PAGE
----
By Editorial Board
Published: 2007-12-24

Cover Editorial, issue no.347, December 24, 2007
Original article:

The personal income tax law will be reviewed by the Chinese National People's Congress this week. Details of the amendment remain scant, but there has been public outcry to raise the taxable threshold.

We believe the wishes of the people should be considered, and the lawmakers should adopt a holistic approach in revising the law, which contains problems beyond having a low threshold.

In 2005, the taxable threshold was raised to 1600 yuan from 800 yuan. The move did help to ease the burden on low wage earners, but the bar was still set far lower than the people's expectations. The calls for raising the threshold further have persisted since. Perhaps this is an indication that there exists a huge gap between the government's calculation yardstick and the reality of costs of living.

But the tax threshold is not the only issue-- the taxation framework also lacks reasonable pre-tax deductible items. It fails to take into consideration the cost of living shouldered by tax payers, such as personal expenses and family spending. This has led to a gap between the taxpayers' expectations and taxation structure laid down by the lawmakers.

A taxpayer has to spend on personal and family basic needs, including education, healthcare, insurance, child and care for the elderly. In all fairness, these expenses should be excluded from a taxpayer's income, as these are the costs necessary for making a living. Similarly, the interest rate paid for acquiring housing loan has also been unreasonably included into taxable income.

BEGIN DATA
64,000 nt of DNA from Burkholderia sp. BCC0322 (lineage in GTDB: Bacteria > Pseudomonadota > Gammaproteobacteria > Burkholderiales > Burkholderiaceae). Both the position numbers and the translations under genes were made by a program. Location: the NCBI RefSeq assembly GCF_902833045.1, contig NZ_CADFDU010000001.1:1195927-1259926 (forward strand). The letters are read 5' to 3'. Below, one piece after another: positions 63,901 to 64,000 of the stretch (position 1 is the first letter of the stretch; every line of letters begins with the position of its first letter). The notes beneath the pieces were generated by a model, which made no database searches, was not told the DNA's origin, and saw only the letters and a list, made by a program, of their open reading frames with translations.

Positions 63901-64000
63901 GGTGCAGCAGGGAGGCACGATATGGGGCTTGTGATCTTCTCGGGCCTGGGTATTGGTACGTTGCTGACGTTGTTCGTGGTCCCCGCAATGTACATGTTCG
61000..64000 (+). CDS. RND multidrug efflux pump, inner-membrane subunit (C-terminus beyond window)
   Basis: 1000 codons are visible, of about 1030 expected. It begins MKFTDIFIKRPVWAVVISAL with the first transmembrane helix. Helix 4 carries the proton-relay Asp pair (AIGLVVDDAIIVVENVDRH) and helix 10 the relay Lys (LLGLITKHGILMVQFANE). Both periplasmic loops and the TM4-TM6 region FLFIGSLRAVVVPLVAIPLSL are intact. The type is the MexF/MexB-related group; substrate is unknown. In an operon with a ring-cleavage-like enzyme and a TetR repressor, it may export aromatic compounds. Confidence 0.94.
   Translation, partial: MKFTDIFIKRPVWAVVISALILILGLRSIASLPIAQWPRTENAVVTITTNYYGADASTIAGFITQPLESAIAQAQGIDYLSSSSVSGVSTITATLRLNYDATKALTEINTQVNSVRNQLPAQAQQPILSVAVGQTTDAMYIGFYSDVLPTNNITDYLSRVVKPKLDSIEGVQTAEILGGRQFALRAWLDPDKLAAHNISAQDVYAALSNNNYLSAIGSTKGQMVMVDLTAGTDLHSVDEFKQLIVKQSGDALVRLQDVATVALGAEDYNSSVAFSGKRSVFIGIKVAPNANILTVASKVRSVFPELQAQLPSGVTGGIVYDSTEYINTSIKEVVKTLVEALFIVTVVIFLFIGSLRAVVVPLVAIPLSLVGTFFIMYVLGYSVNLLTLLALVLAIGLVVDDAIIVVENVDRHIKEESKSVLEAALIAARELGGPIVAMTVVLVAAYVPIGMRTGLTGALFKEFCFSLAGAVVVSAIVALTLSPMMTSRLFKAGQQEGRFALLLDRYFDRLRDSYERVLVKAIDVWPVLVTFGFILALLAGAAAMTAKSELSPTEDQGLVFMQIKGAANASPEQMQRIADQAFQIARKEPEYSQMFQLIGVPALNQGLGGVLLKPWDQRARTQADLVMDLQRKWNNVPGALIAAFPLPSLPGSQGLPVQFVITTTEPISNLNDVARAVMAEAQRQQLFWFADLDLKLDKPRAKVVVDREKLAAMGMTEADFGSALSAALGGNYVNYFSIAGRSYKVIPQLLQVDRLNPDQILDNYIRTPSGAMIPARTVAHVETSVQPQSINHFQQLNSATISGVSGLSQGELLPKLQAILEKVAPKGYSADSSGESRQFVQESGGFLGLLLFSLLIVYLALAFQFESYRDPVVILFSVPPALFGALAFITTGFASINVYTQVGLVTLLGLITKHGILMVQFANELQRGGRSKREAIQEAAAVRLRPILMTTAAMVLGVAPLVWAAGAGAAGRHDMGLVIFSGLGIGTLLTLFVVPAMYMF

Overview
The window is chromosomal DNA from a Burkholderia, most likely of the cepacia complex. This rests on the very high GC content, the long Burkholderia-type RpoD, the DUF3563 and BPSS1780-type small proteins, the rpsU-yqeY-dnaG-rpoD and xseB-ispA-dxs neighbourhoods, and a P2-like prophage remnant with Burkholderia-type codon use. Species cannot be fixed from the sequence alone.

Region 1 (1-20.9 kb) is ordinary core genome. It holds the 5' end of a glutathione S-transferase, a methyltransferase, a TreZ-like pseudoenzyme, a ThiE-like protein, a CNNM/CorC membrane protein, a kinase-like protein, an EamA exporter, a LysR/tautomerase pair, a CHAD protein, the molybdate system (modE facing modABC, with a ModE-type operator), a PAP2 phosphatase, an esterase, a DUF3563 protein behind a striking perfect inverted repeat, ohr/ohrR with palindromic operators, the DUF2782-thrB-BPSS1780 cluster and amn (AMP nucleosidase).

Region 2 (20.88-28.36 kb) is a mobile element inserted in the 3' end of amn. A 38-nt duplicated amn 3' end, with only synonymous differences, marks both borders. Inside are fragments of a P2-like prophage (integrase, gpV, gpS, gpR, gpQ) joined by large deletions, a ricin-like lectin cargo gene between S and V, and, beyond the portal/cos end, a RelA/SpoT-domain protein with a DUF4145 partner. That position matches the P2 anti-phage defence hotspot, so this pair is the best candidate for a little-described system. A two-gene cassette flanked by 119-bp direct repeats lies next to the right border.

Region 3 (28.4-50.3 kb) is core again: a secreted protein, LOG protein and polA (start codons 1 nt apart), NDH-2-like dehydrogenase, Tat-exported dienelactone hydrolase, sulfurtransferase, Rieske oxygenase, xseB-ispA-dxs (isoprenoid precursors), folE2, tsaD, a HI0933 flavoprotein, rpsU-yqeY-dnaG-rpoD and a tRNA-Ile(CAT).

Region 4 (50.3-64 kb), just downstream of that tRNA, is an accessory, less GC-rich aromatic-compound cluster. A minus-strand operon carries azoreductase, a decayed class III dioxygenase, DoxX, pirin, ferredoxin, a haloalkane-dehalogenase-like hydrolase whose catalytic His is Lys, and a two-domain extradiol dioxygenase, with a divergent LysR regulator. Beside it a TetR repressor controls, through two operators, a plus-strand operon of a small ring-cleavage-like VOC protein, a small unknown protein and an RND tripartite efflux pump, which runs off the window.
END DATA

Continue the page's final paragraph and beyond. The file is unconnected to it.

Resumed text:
In today's Chinese society, a family unit is made up of a married couple taking care of parents from both sides. Even if the elders have pensions at their disposal, an underdeveloped insurance coverage system and increasingly costly healthcare exert overwhelming pressure on a family when any one member falls sick. On top of that, when a child is born, the bills add up. How much of a taxpayer's income is left after footing all these bills? At present, these costs are not considered for pre-tax deductions.

Therefore, if the government failed to formulate a reasonable pre-tax exemptions framework by taking into consideration of all the above, raising the taxable threshold – be it to 2000 or higher - would not change the public sentiment.

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